It’s a given that much of what makes Kansas City great is the arts. The growth and energy of the city’s cultural institutions have been contagious in the last dozen years. The spark and savvy of individual artists; the boldness and fortitude of small companies of actors, musicians and dancers; the innovation and drive of cultural creators — all of it has shaped the city into becoming a perpetual-motion machine of art and spirited magic.
I love it when that spirit takes over and especially when it strikes in unexpected places.
There it was at a Kansas City Symphony Happy Hour Concert last spring when two quartets played quite different and first-rate pieces of chamber music (by Ravel and Steve Reich) for a packed house. (Those regular, hour-long shows, programmed by Symphony musicians, are free, by the way.) And when Vanessa Severo channeled the spirit of Frida Kahlo for her one-woman show at Kansas City Rep’s Copaken Stage. And in the East Side church where Hank Willis Thomas, speaking about his work and the “30 Americans” exhibit at the Nelson-Atkins Museum of Art, asserted that “all art is political.”
I could go on about quite a few eruptions of spirit this year in galleries and performance spaces around town. But one program continues to resonate for me:
Outside its regular season, the Lyric Opera of Kansas City gave a workshop-style staging of “Penelope,” a contemporary retelling of a piece of “The Odyssey.” It didn’t hurt that I had recently finished reading Emily Wilson’s gorgeous new translation of Homer’s epic. But here a young soprano, Annie Rosen, sang the title role in an hour-long drama performed with a stage set and musicians in the Lyric’s back-shop production facility. The Odysseus actor, portraying a traumatized veteran just home from war, was mostly silent.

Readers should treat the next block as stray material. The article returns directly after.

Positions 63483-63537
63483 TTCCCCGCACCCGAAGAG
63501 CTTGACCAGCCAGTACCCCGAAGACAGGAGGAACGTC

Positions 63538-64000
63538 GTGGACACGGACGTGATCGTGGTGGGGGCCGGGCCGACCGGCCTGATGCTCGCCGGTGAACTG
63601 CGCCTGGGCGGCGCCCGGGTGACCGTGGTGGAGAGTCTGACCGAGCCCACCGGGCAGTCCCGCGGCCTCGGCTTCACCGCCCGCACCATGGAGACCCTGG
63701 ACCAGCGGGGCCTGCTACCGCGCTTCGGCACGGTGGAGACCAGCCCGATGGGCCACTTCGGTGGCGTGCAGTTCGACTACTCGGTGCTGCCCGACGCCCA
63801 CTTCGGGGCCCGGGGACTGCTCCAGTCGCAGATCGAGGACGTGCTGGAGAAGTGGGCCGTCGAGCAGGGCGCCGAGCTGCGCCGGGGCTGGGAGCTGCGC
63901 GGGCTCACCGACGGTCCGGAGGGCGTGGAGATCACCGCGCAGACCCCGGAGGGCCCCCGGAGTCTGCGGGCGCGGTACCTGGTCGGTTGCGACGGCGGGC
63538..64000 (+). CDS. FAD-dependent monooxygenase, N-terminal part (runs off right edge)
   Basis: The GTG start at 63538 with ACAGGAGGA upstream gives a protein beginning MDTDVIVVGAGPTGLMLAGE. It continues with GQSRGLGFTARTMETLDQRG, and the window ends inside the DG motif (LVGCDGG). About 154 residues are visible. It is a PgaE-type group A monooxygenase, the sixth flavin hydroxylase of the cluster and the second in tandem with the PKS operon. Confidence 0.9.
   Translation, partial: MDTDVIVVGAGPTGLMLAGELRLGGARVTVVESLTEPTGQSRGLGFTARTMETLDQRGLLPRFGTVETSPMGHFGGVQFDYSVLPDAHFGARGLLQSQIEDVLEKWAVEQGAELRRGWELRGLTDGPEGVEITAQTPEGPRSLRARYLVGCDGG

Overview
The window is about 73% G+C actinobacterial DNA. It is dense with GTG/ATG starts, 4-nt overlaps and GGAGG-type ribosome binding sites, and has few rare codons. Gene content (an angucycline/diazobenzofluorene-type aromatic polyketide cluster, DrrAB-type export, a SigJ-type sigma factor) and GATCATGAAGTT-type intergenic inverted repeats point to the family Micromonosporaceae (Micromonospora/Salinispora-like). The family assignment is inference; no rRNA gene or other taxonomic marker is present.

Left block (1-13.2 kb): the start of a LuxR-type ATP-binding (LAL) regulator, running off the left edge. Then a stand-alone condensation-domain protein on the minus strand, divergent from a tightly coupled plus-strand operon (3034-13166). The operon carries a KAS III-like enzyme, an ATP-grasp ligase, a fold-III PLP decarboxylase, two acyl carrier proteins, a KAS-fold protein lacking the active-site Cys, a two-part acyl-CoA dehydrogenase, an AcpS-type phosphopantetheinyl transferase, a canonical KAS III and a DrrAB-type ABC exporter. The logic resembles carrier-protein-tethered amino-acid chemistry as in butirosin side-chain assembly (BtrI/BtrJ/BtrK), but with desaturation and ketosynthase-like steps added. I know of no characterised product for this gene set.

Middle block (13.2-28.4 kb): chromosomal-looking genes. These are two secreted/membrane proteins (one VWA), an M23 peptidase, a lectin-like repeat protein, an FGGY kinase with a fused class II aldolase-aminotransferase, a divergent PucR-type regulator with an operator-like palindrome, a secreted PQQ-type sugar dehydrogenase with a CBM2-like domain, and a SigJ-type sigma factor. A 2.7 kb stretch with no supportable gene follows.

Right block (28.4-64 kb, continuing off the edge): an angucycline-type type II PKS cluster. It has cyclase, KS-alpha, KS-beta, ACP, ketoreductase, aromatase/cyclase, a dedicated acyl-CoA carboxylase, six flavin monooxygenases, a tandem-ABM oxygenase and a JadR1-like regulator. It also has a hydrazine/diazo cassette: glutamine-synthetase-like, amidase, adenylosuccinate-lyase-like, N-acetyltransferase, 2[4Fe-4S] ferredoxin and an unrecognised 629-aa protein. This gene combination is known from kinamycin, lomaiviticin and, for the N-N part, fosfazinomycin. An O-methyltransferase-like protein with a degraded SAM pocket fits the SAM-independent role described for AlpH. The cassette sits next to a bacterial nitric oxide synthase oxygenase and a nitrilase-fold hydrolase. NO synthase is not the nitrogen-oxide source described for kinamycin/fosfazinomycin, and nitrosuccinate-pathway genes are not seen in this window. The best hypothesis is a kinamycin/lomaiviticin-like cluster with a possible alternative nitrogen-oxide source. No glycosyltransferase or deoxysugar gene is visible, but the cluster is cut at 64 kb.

The work’s composer, Sarah Kirkland Snider, was in the house. She confirmed my suspicion that her contemporary influences stretch even to the soundscapes of Radiohead. (You can stream, or buy, the whole song cycle at sarahkirklandsnider.com.)
“Penelope,” with a libretto by Elizabeth McGlaughlin, has been evolving for a decade or so. It’s indicative of the inventive energy that new music generates below the tier of operatic traditions, which, of course, tend to pay the bills. Such experiments by the Lyric Opera are risky, but ought to be applauded for their ability to expand audiences, repertoire and expectations.
So: Another fall arts season descends upon us. It’s like a regeneration. It’s certainly an opportunity to go in search of
the power of the arts, to poke around the crevices and to catch the spirit.
Kemper Museum and “Canyon Suite”
As this issue of “KC Studio” contributes to the quarter-century celebration of Kemper Museum of Contemporary Art, I can’t help but recall one of the city’s most profound and embarrassing art experiences. This is not to be snarky. But the museum apparently has scrubbed the memory from its history. I’m referring, of course, to Kemper Museum’s inaugural exhibit, a collection of 28 watercolors presented under the title “Canyon Suite” and attributed to Georgia O’Keeffe.
The museum’s benefactor, the late R. Crosby Kemper II, had acquired the art works from a prominent Santa Fe dealer for no small amount of money and other considerations. Five years after the museum’s opening, the watercolors were judged to be inauthentic, and a public unraveling ensued.
I spent the better part of a year, along with the late Mike McGraw, investigating how such a thing could happen. Our series of stories for “The Kansas City Star” traced a trail of bad and reckless behavior, a kind of microcosm of the worst side of the art market. Among our discoveries was the existence of a 29th watercolor that the dealer had withheld from Kemper’s view, a piece so questionable it should have undone the whole sale from the outset.
If nothing else, the museum’s experience with the “Canyon Suite” — it published a catalogue and sent the show on the road to other small museums — occasioned a learning experience about the nature of art and the perils of collecting. Such lessons should not be forgotten.